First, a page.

“Our biggest challenge was maintaining a consistent look across the shots,” reveals Edson Williams. “Changing the camera position and slight alterations in lighting created huge variations in Kristen’s face, so we would have to adjust the amount of deformations between each cut. Using a 3D tracked [PFtrack] emaciated Kristen Stewart, CyberScan was critical to this consistency and it allowed us to maintain exact placement of her orbital ridge and cheekbones. Eyes were always problematic because we had to sink them back into Kristen’s face without making her look ghoulish. Bill Condon was very particular with the look of Kristen’s eye region. We ended up reducing our initial work so the sunken eyes would not draw too much attention.” John Bruno was pleased with the final result. “Over the last 35 minutes of the movie, one of the characters says, ‘You look terrible.’ Kristen is a good 10 pounds thinner. You would have to A/B the [before and after] pictures to see that. Then there’s a scene where she stands up, lowers her rob and stares at herself in a mirror; her bones and ribs are showing. It gets a gasp from the audience.” Bruno observes, “It’s the big reveal in the movie and it pays off quite well.” Helping the visual effects supervisor was the courageous support of the lead actress. “Kristen was a great sport. What we’re saying to her is, ‘We’re going to make you look not good.’ As an actress her whole thing is about beauty and looking great; what we were going to do was beyond her control and she let us do it.”

Matters become worse for the pregnant lead character. “Bella is screaming because the baby is breaking her bones and she collapses to the floor; they throw her onto a gurney and take the baby out. It’s bloody,” recounts John Bruno. “The only thing we didn’t do in the book was to have blood spewing everywhere.” Kristen Stewart sat at a 30 degree angle in a chair situated underneath the examination table; left exposed was her torso, shoulders and arms while in front of her was placed the life-size puppet. The sequence is shot from the perspective of Bella. “Bill wanted the birthing event to be as visually realistic and emotionally riveting as possible for the audience. It was important for us to use Kristen Stewart as much as we could while shooting the scene. We wanted the audience to experience the birth with her which everybody says they did.” A Pulp Fiction (1994) moment occurs in the sequence. “There’s a point where Edward thinks she dies; he takes out a big horse syringe full of vampire venom and stabs her in the heart. We did that as a medium-wide shot. When the film went out for ratings Bill called me and said, ‘We’ve got an R rating.’ I went, ‘Oh that means I’ve got to lose my favourite scene.’ The whole idea was that if you go through vampire lore you stab them through the heart to kill them but this was stabbing Bella through the heart to revive her. He said, ‘No, all the blood, and birth is fine. We have to cut back the sex scenes.’”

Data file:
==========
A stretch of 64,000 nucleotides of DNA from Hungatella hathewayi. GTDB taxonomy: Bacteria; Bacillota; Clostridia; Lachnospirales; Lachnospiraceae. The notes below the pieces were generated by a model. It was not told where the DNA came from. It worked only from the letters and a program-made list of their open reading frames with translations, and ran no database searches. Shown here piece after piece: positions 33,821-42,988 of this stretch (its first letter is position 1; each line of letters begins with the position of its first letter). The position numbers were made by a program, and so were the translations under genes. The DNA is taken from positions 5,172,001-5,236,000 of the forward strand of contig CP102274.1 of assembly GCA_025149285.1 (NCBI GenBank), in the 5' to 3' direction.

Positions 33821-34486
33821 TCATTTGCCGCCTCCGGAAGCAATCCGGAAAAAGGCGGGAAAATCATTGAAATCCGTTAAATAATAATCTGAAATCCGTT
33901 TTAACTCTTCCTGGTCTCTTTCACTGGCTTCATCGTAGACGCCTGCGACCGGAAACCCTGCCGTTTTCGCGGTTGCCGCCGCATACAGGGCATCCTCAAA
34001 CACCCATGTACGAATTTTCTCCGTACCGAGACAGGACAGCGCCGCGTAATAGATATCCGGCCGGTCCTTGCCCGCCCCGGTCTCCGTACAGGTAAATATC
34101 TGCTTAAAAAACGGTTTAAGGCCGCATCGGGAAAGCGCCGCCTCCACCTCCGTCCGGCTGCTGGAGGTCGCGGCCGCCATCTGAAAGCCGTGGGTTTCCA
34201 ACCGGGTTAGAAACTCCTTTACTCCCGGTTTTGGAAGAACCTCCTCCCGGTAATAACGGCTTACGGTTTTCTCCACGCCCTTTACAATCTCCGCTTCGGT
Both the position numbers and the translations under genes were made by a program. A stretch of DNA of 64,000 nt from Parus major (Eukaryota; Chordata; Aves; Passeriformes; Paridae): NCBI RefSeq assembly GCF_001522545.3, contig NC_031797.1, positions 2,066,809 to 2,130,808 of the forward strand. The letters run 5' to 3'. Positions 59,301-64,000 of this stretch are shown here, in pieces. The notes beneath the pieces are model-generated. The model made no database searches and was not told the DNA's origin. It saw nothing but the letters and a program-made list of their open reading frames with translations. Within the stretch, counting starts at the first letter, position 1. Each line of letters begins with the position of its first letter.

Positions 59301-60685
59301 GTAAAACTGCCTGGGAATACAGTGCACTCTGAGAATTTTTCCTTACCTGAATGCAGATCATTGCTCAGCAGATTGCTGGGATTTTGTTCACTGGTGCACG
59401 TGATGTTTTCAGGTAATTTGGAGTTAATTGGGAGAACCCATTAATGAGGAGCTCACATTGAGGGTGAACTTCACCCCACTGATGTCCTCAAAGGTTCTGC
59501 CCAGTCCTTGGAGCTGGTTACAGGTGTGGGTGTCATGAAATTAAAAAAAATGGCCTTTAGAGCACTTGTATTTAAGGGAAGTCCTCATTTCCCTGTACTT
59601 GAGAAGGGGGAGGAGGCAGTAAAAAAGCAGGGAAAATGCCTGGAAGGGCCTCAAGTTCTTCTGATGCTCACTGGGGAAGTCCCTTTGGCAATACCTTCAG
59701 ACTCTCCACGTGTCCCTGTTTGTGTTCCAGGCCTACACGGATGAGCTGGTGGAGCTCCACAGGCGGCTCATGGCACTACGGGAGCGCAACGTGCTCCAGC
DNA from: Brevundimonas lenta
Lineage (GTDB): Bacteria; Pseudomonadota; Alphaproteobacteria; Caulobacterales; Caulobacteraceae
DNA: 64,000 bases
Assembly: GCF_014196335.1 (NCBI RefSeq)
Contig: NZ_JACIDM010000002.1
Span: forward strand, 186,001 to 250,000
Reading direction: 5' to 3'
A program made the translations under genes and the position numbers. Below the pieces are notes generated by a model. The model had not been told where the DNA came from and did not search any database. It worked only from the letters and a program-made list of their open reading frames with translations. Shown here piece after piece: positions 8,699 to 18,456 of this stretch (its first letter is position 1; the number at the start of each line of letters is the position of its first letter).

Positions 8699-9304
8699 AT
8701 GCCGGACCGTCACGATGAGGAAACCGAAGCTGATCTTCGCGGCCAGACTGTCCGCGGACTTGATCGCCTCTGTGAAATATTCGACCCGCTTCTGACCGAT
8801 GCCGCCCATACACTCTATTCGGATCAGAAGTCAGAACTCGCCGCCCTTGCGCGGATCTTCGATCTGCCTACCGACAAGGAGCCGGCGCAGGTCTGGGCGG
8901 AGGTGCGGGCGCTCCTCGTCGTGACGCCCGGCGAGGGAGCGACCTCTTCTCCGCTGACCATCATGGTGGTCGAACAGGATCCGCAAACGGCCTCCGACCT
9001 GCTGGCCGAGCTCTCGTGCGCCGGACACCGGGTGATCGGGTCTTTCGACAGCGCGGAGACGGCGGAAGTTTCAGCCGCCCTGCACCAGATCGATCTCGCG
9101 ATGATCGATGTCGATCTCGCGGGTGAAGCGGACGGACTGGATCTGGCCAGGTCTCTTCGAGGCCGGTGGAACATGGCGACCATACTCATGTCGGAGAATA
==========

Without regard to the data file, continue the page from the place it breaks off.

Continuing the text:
Lola VFX also digitally manipulated the face of the newborn baby. “Renesmee was based on the performances of over 30 babies captured using the Lola projection rig,” remarks Edson Williams. “We ended up using small bits and pieces of about 5 of these babies to created the final look, like a patchwork quilt Franken Baby. The eyes were CG and based on the actual eyes of baby Kristen Stewart.” A CG baby was created for the scene at the fireplace when Jacob does his imprinting; he looks into the future and sees her age into a grown woman. The revelation sets up a key plot point for The Twilight Saga: Breaking Dawn – Part 2 (2012). “All the Renesmee shots are based on a 10-year-old actor named Mackenzie Foy, this proved challenging when we had to make this 10-year-old look 18,” states Williams. “To accomplish this task, we shot an 18-year-old model running though a park, and then captured Mackenzie’s performance in the Lola Projection Rig. Using Flame software, we modified Mackenzie’s facial featured to look much older, and then modified a CyberScan of Mackenzie to match the older proportions created in the Flame. The older looking Mackenzie image was projected onto the older looking Mackenzie 3D geometry, and then this combined data set was tracked onto the model running thru the park. To create an accurate representation of a future Mackenzie, we used the same techniques used to find missing children. It was fun trying to guess what a child would look like in 8 years, and these were the most enjoyable shots we worked on. In 8 years we get to find out how accurate our 18-year-old Mackenzie shot really is.”